Gear is out there to make the job of traveling easier. Bogen Photo, for one, introduced the new Manfrotto MDeVe series of lightweight video tripods last year. These aluminum and carbon-fiber tripods weigh between 4.19 pounds and 6.17 pounds.

Likewise, Frezzi Energy Systems has been working to provide several networks with lightweight and smaller-sized ENG lighting kits. Some crews had been using lighting systems transported in bulky, heavy wooden cases, and were using additional equipment cases to carry soft boxes and miscellaneous lighting gear, said Kevin Crawford, Frezzi's vice president of engineering. In response, the company introduced the 3.5-pound 200W Super Sun Gun HMI lighting kit, which fits into a suitcase-sized carry-on and has the output of a 400W HMI. "An ENG crew can travel with just two equipment cases: one for the camera and batteries and one for the HMI," Crawford said. Frezzi's 6-ounce Micro-Fill on-camera lights for MiniDV camcorders were also designed with space and weight restrictions in mind.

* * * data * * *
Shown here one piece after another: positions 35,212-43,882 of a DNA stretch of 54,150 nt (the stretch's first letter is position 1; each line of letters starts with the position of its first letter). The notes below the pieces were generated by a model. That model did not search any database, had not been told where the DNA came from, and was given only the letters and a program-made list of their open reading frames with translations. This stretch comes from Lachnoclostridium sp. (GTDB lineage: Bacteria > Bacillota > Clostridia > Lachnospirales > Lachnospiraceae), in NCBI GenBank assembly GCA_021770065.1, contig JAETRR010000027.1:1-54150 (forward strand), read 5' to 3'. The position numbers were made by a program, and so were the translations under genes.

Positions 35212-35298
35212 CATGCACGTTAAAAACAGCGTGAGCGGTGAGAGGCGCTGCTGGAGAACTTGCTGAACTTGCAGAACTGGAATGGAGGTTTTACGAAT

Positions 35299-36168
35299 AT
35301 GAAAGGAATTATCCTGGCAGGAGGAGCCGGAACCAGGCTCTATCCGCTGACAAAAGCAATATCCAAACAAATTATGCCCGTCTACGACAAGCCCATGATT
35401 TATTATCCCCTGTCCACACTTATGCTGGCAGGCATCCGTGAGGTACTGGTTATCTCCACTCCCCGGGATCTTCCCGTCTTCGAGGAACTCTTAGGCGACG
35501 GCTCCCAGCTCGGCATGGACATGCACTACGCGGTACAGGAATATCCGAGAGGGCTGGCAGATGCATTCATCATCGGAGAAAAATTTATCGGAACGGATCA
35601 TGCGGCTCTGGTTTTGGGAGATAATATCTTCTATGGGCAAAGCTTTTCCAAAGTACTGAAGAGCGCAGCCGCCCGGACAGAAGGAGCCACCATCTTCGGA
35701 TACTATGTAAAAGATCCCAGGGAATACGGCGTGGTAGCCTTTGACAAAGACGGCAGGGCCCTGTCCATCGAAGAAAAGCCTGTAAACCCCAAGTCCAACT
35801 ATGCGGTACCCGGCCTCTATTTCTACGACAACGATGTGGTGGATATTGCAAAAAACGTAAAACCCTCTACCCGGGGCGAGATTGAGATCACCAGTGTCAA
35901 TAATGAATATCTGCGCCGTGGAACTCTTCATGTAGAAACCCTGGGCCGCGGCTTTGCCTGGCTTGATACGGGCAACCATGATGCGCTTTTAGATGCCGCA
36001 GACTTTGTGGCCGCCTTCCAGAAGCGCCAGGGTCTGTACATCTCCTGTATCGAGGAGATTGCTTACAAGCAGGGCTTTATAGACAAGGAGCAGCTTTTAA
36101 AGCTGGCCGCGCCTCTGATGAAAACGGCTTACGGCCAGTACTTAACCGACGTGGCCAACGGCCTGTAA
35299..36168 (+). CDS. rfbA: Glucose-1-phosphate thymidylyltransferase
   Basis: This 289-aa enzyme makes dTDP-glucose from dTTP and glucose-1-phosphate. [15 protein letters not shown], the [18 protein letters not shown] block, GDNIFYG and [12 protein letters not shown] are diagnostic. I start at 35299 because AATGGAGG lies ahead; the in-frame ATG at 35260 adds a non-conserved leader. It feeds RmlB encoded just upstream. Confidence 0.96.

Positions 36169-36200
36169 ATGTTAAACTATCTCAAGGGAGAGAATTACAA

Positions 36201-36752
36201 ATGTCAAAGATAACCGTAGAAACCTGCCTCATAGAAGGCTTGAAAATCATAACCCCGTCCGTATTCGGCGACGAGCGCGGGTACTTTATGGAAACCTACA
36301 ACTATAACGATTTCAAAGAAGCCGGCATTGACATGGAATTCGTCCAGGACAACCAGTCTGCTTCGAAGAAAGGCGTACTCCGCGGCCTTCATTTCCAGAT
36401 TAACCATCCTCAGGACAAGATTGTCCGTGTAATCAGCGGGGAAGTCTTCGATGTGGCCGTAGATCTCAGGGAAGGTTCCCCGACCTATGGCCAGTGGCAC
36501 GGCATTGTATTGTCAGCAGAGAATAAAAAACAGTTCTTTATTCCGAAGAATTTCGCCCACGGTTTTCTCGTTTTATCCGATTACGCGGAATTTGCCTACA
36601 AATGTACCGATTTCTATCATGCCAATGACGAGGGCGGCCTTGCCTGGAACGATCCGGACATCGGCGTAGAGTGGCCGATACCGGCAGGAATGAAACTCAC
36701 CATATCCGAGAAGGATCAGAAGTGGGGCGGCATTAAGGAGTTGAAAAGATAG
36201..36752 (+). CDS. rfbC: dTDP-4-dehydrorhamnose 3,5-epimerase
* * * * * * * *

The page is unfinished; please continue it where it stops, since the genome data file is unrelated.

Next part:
While technical advances and good packing skills are making travel easier, it is still a rough road, say several travelling videographers.

"Every time you go through an airport on a different airline or go in and out of a different country, things are getting tighter and more difficult," Sharaf said. "Couple that with the fact that the airlines are trying to make as much money in various ways that they can. Traveling as a videographer continues to present interesting hurdles."

Susan Ashworth

Susan Ashworth is the former editor of TV Technology. In addition to her work covering the broadcast television industry, she has served as editor of two housing finance magazines and written about topics as varied as education, radio, chess, music and sports. Outside of her life as a writer, she recently served as president of a local nonprofit organization supporting girls in baseball.